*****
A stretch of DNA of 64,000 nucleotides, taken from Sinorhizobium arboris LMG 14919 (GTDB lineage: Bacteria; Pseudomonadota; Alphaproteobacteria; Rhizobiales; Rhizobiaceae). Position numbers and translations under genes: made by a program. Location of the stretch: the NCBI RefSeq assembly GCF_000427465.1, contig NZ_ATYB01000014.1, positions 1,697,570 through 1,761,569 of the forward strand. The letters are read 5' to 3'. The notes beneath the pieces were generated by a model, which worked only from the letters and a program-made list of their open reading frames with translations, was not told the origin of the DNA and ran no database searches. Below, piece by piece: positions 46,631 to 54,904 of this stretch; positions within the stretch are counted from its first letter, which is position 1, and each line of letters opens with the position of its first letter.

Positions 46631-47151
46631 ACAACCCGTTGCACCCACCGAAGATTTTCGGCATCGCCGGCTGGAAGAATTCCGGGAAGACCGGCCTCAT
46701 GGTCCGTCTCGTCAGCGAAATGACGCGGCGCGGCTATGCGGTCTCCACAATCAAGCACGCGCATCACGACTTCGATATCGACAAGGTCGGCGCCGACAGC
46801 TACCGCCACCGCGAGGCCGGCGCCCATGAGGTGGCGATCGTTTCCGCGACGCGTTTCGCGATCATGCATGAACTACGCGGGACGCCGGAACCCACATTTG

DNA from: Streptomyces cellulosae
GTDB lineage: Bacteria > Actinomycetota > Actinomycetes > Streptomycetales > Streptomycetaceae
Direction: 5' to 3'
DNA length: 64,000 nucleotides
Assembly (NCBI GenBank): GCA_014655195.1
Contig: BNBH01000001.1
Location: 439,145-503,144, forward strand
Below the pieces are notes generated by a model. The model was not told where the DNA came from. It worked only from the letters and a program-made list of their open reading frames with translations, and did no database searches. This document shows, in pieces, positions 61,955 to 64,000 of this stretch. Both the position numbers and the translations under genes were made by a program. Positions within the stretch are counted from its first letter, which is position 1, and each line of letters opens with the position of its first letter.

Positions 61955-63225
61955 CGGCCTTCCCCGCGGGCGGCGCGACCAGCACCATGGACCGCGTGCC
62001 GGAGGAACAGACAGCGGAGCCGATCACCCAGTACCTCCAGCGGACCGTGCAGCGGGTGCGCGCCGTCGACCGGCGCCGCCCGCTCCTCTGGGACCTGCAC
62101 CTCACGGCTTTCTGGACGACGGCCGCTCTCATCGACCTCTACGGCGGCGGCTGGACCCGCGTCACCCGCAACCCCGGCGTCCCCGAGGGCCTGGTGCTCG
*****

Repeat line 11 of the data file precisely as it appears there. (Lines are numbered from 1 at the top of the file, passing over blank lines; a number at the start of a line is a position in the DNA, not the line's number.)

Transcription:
Contig: BNBH01000001.1